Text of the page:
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HomeTopicsEnvironment and WildlifeCosta Rica Birdwatching: Meet the Barred Hawk

Costa Rica Birdwatching: Meet the Barred Hawk

Sometimes it can feel as though the time of wildlife discoveries is in the past. Sure, there are probably some insects or other tiny creatures out there that haven’t been documented, but all of the larger, more charismatic species probably have a stack of scientific papers and a few nature documentary shoutouts to their name. Surprisingly, that is not the case.

Take the barred hawk for example. It’s a large bird of prey with a striking lack of information about its life history. We know its wings are shorter than you’d expect, a mainstay of its diet is surprising, and few people have seen its nest. That’s about it. Let’s explore what little we know in more detail.

Depending on which bird book you own, the barred hawk has two different scientific names. In older books it’s Leucopternis princeps, while newer editions list it as Morphnarchus princeps. The changing of scientific names is fairly common especially as researchers use DNA analysis to better understand how species should be grouped together. As far as common names are concerned, besides barred hawk it is also known as the black-chested hawk in English. In Spanish, the name I see consistently used in Costa Rica is gavilán pechinegro.

The barred hawk appears black from above with a white bar on its tail. Its chest is white with rows of fine black bars, thus the common name. It’s a large-bodied bird but its wings are shorter than many similar-sized birds of prey. This shortened wingspan appears to be an adaptation to the barred hawk’s habitat. These birds make their home in the canopy of wet montane forests, where they often perch on branches and swoop down to capture their prey. It’s thought that their shorter wings allow them to maneuver easier inside of the dense forest.

For me, one of the prey items that they most frequently swoop down and grab is the most interesting fact of the article. A couple of researchers in Ecuador spotted a barred hawk nest and set up a blind in order to study the nesting behavior of these mysterious birds. While watching the nesting pair, they documented and published an article about the prey items that they brought to the nest. The birds ate a few big worms, some small mammals, a couple of baby birds, and a fairly decent number of snakes, but the prey item that made up over half of their diet was caecilians.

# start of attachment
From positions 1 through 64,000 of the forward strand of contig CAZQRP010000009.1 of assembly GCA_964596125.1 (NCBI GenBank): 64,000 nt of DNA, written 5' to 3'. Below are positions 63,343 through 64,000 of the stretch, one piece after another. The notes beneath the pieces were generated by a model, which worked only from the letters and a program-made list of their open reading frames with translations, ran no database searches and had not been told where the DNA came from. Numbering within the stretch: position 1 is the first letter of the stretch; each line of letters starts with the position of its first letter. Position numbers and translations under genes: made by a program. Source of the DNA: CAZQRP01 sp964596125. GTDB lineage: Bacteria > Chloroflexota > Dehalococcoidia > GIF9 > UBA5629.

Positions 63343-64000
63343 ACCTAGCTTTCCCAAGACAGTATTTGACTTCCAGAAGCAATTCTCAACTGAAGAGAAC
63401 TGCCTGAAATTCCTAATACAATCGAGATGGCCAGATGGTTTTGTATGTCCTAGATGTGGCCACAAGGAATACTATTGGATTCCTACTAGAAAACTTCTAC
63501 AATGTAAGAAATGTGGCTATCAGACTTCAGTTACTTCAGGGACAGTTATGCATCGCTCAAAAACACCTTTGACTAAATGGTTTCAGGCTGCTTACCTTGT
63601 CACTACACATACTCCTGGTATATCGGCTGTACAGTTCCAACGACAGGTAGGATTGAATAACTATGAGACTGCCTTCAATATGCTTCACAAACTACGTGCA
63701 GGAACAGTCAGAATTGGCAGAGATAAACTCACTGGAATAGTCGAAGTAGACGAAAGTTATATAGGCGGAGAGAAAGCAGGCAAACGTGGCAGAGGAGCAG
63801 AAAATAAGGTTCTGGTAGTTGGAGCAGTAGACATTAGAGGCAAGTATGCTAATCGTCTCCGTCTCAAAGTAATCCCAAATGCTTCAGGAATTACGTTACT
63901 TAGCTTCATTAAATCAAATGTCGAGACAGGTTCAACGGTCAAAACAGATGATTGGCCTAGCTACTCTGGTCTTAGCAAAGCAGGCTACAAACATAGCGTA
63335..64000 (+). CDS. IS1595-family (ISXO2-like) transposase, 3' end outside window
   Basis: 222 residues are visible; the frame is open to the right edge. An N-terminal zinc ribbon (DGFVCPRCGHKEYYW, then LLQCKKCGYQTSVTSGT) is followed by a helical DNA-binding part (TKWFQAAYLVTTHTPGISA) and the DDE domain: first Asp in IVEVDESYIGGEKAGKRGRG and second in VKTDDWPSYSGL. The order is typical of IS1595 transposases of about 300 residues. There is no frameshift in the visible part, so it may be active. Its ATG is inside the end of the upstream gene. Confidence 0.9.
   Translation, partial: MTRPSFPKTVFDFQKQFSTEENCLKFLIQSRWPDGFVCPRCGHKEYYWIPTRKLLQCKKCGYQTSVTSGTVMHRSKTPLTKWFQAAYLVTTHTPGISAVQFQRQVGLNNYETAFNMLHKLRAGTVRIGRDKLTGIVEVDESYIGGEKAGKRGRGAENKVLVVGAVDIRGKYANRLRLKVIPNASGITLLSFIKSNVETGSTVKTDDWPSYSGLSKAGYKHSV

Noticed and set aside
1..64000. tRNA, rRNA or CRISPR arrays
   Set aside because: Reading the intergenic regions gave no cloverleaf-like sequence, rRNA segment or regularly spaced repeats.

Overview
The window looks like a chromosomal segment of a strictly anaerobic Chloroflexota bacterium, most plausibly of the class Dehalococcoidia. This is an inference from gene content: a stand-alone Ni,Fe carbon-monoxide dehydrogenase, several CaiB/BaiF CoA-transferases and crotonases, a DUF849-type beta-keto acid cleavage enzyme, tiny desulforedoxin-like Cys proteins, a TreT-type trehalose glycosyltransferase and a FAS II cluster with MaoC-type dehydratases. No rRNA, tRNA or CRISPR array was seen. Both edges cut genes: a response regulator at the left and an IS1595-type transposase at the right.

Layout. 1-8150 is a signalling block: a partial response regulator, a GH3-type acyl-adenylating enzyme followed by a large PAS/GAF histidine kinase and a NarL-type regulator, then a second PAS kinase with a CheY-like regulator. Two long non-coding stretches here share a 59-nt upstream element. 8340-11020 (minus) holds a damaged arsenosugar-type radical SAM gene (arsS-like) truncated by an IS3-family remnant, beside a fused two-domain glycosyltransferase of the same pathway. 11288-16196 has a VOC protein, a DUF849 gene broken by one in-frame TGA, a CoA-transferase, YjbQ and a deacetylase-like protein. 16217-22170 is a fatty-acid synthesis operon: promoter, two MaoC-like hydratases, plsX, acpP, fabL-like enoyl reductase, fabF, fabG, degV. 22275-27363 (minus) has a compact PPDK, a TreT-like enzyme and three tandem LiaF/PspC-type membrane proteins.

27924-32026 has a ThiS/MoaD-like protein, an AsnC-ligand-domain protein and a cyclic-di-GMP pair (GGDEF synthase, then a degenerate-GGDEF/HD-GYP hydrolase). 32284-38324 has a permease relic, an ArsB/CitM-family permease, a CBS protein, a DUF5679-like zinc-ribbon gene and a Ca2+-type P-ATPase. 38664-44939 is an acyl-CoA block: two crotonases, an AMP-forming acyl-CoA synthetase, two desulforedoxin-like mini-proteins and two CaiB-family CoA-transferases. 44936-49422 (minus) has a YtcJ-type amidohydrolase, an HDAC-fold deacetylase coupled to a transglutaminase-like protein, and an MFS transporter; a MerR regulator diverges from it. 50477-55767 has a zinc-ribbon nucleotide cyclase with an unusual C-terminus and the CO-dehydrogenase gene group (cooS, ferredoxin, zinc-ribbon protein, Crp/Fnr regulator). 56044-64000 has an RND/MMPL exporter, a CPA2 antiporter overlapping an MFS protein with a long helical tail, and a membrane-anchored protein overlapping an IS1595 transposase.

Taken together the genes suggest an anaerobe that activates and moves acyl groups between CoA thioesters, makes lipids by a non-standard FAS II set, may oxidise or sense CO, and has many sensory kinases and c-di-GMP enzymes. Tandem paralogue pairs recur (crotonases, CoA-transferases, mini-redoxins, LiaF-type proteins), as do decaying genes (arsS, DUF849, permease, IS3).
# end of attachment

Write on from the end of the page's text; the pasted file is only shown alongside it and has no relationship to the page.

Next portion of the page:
Now, you have to be a pretty big wildlife geek to know what a caecilian is. Caecilians are limbless, vermiform, fossorial amphibians. That is, they’re worm-like amphibians that spend the huge majority of their lives burrowing underground. I’ve never come across a bird who dined so frequently on these creatures, and scientists are still trying to figure out exactly how they do it.

Besides documenting their fascinating diet, the same researchers published another article about the location and form of the nest, as well as a description of the single egg because a barred hawk nest had only been documented once before by some researchers who photographed one from a helicopter in Panama. Both sets of researchers noted that the nest was located on a rocky outcrop rather than in the branches of a tall tree as is the practice of other, similar species of hawk.

I have not yet had the privilege of seeing a barred hawk in person, but I’ve managed to record three barred hawk videos with my camera traps. A few years ago, I recorded one in Limón munching on something (not a caecilian) while perched on a log over a rushing river in a dense montane forest. Just recently I recorded two more videos, oddly enough also on a log over rushing water in a montane forest, this time near Pérez Zeledón. Take a look at all three clips in the video below.

About the Author

Vincent Losasso, founder of Guanacaste Wildlife Monitoring, is a biologist who works with camera traps throughout Costa Rica. Learn more about his projects on facebook or instagram. You can also email him at:

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